The small box (marked "Interphone") under the electrical box is the jack box for the pilot's headset and controls the plane's intercom system (also my design). There's a matching jack box in the front seat for the passenger's headset.

Similar to the electrical box, I installed the radios to the lower rear of the front seat (the rear seat is the pilot's seat) in a special-built case that mimics the originally installed Map Case. This new radio case is shown in the sixth picture of the original post.

Can you tell that I'm proud of how it's all turning out??? :))

Harvey
 
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twstoerzinger

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#5
Great looking restoration Harvey.
You are proving the old saying that airplane builds/rebuilds are always 90% complete and 50% to go.
What do you figure that "shaky Jake" will add to the cruise speed over to original 225?
Terry S.
 

xalky

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#6
Hell....I'd be proud too! What an awesome project, and a bit ambitious too, I might add. I can't wait to see this plane all buttoned up and flying.
 

FanMan

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#7
Nice!

I used to rent a Stearman back in the late 1970s for the princely sum of $50/hour wet (when a C-150 was $15). As a broke (is there any other kind?) college student I couldn't do it as often as I wanted. Yours looks a lot nicer than the beat up one I flew!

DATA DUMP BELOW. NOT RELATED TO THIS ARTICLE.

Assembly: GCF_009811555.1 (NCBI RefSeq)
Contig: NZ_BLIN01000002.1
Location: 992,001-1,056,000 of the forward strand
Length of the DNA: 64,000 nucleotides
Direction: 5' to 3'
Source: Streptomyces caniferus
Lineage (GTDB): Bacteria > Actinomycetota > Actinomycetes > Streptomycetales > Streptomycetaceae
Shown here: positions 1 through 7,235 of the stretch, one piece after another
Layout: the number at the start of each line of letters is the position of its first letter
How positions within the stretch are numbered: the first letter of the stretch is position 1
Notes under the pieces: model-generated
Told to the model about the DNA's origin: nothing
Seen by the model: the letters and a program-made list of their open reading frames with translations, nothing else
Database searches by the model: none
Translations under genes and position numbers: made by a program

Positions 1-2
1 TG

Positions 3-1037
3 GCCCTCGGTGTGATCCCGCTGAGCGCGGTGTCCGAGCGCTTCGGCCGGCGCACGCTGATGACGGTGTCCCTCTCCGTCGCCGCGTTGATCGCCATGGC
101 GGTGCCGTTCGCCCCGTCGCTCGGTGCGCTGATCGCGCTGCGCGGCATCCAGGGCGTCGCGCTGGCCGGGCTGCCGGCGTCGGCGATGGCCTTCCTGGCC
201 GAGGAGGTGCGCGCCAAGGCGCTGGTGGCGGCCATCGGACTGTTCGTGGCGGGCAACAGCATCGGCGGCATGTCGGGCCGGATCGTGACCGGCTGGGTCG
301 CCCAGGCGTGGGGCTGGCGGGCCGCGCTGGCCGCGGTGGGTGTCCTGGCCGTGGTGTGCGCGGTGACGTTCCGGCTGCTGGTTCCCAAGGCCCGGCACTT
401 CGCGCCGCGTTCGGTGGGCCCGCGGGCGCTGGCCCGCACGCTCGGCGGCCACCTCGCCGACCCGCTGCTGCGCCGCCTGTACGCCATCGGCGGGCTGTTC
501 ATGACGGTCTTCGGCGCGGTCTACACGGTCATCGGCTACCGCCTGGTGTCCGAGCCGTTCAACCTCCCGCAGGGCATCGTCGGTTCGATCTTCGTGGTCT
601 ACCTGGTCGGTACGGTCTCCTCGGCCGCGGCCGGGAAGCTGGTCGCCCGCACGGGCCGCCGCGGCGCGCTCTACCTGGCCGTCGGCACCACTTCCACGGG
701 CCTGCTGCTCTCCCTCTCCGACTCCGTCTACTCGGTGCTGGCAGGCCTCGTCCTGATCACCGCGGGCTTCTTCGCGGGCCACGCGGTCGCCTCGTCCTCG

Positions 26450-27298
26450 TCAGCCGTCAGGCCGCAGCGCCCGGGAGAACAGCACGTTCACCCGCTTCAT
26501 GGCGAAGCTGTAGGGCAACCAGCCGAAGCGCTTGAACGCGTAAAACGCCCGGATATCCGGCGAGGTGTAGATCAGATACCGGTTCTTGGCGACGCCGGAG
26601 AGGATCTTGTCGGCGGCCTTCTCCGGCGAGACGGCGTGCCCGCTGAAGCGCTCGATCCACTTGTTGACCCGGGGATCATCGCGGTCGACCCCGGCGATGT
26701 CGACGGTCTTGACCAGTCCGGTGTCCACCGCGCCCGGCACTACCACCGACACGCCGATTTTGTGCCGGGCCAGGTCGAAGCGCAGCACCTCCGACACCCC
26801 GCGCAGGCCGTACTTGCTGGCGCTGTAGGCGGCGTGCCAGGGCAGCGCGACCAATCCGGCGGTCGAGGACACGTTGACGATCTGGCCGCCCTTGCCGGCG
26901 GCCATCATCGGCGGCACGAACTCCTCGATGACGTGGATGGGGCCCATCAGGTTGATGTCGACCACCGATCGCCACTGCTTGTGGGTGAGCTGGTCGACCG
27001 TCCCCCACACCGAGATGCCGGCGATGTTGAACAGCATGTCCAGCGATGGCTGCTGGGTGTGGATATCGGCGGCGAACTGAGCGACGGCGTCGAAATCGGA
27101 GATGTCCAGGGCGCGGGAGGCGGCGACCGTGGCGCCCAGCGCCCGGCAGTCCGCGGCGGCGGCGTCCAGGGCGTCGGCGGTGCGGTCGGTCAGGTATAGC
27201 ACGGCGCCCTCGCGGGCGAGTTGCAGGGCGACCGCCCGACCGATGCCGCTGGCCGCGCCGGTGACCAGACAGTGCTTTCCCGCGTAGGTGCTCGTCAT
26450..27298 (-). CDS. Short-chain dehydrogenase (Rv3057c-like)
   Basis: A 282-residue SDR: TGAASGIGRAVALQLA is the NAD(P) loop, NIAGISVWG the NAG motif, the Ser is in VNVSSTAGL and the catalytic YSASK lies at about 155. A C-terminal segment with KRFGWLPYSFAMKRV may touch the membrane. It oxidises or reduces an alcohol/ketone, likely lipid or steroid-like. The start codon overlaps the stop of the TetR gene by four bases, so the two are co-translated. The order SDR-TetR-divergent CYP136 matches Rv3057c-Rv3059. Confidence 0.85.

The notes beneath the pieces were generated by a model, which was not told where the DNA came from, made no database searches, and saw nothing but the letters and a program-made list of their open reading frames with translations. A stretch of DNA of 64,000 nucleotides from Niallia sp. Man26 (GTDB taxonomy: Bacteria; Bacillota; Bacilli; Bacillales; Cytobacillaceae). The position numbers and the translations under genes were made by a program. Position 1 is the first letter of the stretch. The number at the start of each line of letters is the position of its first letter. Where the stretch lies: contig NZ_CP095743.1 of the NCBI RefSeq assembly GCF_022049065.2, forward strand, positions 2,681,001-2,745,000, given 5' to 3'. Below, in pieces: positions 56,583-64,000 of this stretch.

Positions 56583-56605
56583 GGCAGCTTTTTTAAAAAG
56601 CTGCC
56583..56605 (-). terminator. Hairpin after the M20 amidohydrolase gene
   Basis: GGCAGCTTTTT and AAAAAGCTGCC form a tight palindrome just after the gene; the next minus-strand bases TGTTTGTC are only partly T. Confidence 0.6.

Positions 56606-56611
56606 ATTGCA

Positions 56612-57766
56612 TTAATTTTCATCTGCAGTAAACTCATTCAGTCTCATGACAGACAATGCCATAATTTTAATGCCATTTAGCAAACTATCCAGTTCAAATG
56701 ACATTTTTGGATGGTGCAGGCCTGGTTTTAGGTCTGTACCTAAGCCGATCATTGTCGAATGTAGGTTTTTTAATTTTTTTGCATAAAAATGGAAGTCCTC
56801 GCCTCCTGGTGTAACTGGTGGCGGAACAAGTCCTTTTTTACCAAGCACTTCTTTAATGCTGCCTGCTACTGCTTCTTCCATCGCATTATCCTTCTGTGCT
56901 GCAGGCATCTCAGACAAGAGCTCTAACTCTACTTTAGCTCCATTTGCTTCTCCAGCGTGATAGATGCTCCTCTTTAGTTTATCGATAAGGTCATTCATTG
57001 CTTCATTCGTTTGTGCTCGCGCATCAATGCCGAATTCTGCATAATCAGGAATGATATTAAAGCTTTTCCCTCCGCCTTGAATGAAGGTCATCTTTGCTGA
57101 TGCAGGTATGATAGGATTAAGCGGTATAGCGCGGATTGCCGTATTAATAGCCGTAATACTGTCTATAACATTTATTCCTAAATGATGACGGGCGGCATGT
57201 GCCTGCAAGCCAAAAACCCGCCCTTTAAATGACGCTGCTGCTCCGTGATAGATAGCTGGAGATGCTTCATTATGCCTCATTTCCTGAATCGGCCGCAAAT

C6-Day10035.jpg

That's me in the blue shirt, with the suave instructor who was teaching me aerobatics. I was a lot skinnier back then...

C6-Day10035.jpg
 

Terry Werm

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#8
Very nice, Harvey. I have long been a fan of flight, and especially of biplanes, but have never had the time or money to pursue it in earnest. Keep up the great work and please be sure to continue to share your project with us!
 

Harvey

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#9
What do you figure that "shaky Jake" will add to the cruise speed over to original 225?
Terry S.
Terry,

I doubt that it'll add much to the top speed, if anything at all. (All the drag of two wings and all of the interbracing wires will be unchanged.) But the extra horsepower and constant speed prop will give a shorter take off run and better climb rate.

Harvey
 
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n3480h

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#10
Wow Harvey, that's beautiful work. Please keep us updated as progress continues.

Tom
 

astjp2

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#11
Those A-9 magneto switches are rare as hen's teeth. Looks good. I have a Taylorcraft that took me 3 years. I understand the time it takes to rebuild an airplane. As an IA, I have helped in several others too. Tim
 

Harvey

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#12
As an IA, I have helped in several others too. Tim
Yeah, I couldn't have tackled this job if I wasn't an IA myself. Paying someone else just to do the 337s would've driven me to bankruptcy. :banghead:

Harvey
 

David

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#13
Harvey that's a super nice project! You are a dedicated and persistent individual!!